Sarah Selecky’s Little Bird and My 1963 Corvair

white 63 Corvair

Sarah Selecky is an accomplished author who amongst other things writes prompts for aspiring writers.  She also hosts Little Bird Writing Contest that you will find here.  I am as usual a day late – well almost a week late in starting – and a dollar short, a saying I seem to be using a lot of this time of year.  So I decided to give it a try.

Now the idea is to read a prompt and then take 10 minutes to write it in a notebook.  By the end of the month you can submit a story from the lot, or several stories to Sarah who then has a judge (this year it is Alix Ohlin) choose a winner.

We may not want to post what we write, but my first story in ten minutes is something that I want to share.  I wrote it in ten minutes and have not done any editing yet, which of course is the idea of the whole thing.

1963 Corvair

Prompt:

Write a scene using the name of your first car you remember. In 10 minutes.

My mother was on the phone talking to her family in Scotland.  I was thirteen at the time and we were excitedly waiting for my father to return with our very first brand new car.

I looked anxiously out of the large picture window to the front driveway waiting for my father, and the car.  Brand new.  What would it look like?  What would it smell like?  My parents had only told us this morning and we were more excited that a three year old waiting for Santa.

Mum, he’s here, pulling in the driveway.  Oh it’s beautiful, I didn’t know it was white.  Mum hurry, get off the phone, you are going to miss all the excitement.”

I figured we would never get this exact moment again and I so wanted her, needed her to get off the damn phone.  She knew how important this was to my father.  Get off the phone, I silently screamed at her.

Mum turned her back to me and spoke hurriedly and all quiet like into the old black dial phone.  What could be so important, I thought, and quickly came to the conclusion that nothing, nothing on  earth was more important that this event.  Why was she taking so long?

Dad was now getting out of the car, its big wide door swung open.  The four other younger children were running around, squealing, jumping and touching everything inside and outside the car.

Mum finally, after what seemed an eternity hung up and stared quietly and unmoving at the floor.  She took a deep breath and finally looked at me, finally acknowledging my presence that she seemed to try to ignore only moments ago.  She did not speak for a bit, just looked at me as I kept looking past her to the wonderful scene in the front drive.

Raising a family of five on a working man’s wages meant we didn’t get a lot of new things including clothes that were often hand-me-downs. This was an occasion.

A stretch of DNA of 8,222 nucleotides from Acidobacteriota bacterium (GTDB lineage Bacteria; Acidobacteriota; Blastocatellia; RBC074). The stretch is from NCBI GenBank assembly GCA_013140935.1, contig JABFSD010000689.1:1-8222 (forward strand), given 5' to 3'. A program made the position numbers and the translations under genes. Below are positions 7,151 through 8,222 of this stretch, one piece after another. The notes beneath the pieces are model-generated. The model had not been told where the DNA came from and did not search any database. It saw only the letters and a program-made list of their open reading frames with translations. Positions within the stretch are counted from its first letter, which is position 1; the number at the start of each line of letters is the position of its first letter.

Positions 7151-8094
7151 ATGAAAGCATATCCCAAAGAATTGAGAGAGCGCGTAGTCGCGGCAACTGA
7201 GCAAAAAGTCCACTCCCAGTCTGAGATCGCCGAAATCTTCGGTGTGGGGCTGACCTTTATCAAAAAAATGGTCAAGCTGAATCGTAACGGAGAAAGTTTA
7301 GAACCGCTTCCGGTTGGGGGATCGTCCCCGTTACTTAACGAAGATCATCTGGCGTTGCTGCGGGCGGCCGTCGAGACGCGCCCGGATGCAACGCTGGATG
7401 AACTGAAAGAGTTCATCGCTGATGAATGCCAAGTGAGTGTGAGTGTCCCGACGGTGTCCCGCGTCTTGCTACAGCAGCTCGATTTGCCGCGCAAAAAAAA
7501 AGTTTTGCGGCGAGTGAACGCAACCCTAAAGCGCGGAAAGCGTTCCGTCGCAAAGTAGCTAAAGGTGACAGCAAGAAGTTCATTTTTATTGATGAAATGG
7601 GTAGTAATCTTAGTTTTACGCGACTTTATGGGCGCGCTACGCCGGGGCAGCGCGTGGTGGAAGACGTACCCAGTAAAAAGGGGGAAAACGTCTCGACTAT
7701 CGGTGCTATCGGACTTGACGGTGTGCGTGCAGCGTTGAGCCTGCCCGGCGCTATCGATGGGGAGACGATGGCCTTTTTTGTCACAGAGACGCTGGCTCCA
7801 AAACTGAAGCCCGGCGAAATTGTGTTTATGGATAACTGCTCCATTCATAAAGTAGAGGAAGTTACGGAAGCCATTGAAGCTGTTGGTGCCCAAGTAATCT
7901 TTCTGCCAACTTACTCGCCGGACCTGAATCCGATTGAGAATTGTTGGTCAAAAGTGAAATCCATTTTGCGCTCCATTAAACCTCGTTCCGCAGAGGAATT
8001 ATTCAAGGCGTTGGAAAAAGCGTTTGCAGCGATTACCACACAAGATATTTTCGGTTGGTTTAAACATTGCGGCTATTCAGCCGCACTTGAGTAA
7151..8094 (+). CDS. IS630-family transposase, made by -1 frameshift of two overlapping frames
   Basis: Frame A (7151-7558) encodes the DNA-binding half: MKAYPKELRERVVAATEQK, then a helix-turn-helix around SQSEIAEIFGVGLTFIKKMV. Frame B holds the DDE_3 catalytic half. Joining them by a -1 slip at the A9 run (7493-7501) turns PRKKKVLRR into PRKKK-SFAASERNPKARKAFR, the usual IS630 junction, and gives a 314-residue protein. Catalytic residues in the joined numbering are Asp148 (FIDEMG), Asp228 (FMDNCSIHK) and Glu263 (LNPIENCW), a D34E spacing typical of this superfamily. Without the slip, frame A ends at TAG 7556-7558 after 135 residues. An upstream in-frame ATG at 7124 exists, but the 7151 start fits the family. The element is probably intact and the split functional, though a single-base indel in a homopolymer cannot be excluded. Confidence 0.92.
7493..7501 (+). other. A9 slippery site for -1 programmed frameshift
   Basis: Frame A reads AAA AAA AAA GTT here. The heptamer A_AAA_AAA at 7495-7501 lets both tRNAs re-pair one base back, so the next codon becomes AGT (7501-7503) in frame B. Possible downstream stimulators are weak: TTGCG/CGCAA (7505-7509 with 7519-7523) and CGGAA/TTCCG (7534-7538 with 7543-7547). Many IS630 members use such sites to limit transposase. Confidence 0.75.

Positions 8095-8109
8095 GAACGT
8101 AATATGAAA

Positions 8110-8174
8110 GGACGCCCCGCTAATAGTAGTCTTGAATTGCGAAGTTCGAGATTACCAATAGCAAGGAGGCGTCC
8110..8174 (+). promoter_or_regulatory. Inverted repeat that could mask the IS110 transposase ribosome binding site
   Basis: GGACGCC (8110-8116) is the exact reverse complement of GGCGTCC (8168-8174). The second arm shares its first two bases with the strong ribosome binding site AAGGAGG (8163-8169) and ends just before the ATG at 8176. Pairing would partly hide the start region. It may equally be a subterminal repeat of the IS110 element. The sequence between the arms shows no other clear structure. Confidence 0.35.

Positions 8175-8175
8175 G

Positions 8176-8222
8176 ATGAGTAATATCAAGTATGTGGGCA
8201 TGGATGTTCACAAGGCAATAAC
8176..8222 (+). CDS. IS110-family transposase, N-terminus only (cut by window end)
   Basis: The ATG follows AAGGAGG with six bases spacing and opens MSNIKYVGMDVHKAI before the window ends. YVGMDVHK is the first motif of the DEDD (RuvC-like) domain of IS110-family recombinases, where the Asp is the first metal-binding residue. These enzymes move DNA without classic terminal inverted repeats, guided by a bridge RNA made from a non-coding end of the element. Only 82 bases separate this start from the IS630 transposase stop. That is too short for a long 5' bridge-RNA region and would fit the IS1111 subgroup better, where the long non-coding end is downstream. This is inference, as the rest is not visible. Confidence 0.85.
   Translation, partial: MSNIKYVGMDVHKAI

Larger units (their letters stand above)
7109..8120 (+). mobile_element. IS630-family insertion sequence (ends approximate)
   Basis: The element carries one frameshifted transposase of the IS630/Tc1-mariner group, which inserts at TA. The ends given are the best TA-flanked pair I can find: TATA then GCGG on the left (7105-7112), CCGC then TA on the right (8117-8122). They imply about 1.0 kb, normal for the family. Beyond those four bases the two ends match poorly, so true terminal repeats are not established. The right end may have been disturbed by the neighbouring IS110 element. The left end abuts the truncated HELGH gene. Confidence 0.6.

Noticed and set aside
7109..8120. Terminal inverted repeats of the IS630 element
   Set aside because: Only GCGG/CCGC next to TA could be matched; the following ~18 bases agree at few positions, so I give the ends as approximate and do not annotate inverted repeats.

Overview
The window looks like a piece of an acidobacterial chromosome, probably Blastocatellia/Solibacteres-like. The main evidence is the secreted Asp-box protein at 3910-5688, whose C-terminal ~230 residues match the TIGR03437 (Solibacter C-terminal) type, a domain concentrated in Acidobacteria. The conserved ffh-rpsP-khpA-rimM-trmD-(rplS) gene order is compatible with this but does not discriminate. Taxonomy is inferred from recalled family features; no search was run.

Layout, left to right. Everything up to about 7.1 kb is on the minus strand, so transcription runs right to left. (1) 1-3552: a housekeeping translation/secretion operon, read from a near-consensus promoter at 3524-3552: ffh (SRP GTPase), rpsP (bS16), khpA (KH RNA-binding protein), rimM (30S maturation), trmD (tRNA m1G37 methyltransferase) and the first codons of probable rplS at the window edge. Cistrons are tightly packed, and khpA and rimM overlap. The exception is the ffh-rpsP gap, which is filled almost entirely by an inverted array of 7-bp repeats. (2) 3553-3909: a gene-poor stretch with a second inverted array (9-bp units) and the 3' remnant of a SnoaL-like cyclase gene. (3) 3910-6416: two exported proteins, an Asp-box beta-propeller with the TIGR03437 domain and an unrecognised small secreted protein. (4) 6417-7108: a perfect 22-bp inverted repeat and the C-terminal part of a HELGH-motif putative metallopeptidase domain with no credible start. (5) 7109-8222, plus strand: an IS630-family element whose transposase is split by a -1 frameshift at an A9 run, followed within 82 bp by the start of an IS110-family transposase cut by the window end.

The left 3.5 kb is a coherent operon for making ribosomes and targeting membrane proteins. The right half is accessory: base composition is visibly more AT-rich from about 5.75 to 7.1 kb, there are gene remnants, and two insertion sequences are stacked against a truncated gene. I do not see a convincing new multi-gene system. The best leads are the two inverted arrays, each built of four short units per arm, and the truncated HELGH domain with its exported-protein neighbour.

Mom walked over to the window then turned to me and said, “Chris, this is your father’s day.  Don’t tell him about the phone call.  Let him enjoy this day.”

Confused I asked exactly what the phone call had been.

“My twin sister, Ellen, just died in Scotland.  I will  tell your dad later.”

Putting her shoulders back, and lifting her head, she pasted on a smile and stepped out unto the front porch embracing the happiness of the celebration.

I don’t think I have seen such an unselfish act since.

My cousin in Scotland mentioned the other day of March 3rd that my Mom has been gone for 30 years and her Mom the identical twin has been gone for 50 years.

Letters from the War: Part 2 of A Personal Post

Canadian Army

Canadian Army (Photo credit: Wikipedia)

Yesterday I posted a letter written by my uncle, who was fourteen at the time, to his brother, my father who was in the army.

My uncle was a pack rat and when he passed away his basement was crammed with all kinds of treasures, that my cousins had to sort through.  Amongst his belongings were three letters.

The other two letters I have are from my father to his mother, my grandma.

I have no idea where overseas he was when these were written.  The letters are on official Canadian Army stationary and are fully intact with the original envelopes.  The first letter was written April 16, 1943 and the second May 2, 1943.  Reading the lingo of the day they make me think of a scene from a black and white movie.  They also give me a perspective I wouldn’t otherwise have of this boy who would become my father.  They touch my heart as a mother, as a grandmother and as a woman.  I don’t see this boy as my father.  He is a young man who enlisted too young and went to a war that left permanent marks.

He loyally signed up with my someday to be my Uncle Harry who when he returned from the war would marry my Aunt Elaine.  My aunt is the last aged member of that generation and she tells me to this day how awful the war was for these teenagers.  She says they were different people when they came back and I can see she mourns the loss of who they once were.  When I lived in the USA I dated a man who had been in the Vietnam war and while he was a wonderful accomplished man he still carried memories that invaded his dreams.